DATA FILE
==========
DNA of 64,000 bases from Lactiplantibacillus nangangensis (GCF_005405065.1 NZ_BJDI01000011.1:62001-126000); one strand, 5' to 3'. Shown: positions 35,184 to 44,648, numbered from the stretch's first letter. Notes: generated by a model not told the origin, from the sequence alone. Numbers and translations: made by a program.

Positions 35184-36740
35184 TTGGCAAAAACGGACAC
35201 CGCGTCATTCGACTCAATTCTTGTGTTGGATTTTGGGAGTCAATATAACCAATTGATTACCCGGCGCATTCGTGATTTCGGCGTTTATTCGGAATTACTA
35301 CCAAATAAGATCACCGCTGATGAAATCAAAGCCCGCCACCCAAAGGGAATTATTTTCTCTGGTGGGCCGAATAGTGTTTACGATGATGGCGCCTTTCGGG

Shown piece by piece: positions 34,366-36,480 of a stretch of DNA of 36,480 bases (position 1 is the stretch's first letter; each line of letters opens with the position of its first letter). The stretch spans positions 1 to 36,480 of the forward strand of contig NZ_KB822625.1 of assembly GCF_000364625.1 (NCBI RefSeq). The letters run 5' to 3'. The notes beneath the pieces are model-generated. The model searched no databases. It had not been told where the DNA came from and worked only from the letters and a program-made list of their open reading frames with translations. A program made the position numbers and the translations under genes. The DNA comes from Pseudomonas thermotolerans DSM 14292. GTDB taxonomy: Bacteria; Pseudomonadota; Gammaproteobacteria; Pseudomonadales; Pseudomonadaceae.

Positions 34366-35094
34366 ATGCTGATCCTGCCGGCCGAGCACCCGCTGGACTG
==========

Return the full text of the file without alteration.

DNA of 64,000 bases from Lactiplantibacillus nangangensis (GCF_005405065.1 NZ_BJDI01000011.1:62001-126000); one strand, 5' to 3'. Shown: positions 35,184 to 44,648, numbered from the stretch's first letter. Notes: generated by a model not told the origin, from the sequence alone. Numbers and translations: made by a program.

Positions 35184-36740
35184 TTGGCAAAAACGGACAC
35201 CGCGTCATTCGACTCAATTCTTGTGTTGGATTTTGGGAGTCAATATAACCAATTGATTACCCGGCGCATTCGTGATTTCGGCGTTTATTCGGAATTACTA
35301 CCAAATAAGATCACCGCTGATGAAATCAAAGCCCGCCACCCAAAGGGAATTATTTTCTCTGGTGGGCCGAATAGTGTTTACGATGATGGCGCCTTTCGGG

Shown piece by piece: positions 34,366-36,480 of a stretch of DNA of 36,480 bases (position 1 is the stretch's first letter; each line of letters opens with the position of its first letter). The stretch spans positions 1 to 36,480 of the forward strand of contig NZ_KB822625.1 of assembly GCF_000364625.1 (NCBI RefSeq). The letters run 5' to 3'. The notes beneath the pieces are model-generated. The model searched no databases. It had not been told where the DNA came from and worked only from the letters and a program-made list of their open reading frames with translations. A program made the position numbers and the translations under genes. The DNA comes from Pseudomonas thermotolerans DSM 14292. GTDB taxonomy: Bacteria; Pseudomonadota; Gammaproteobacteria; Pseudomonadales; Pseudomonadaceae.

Positions 34366-35094
34366 ATGCTGATCCTGCCGGCCGAGCACCCGCTGGACTG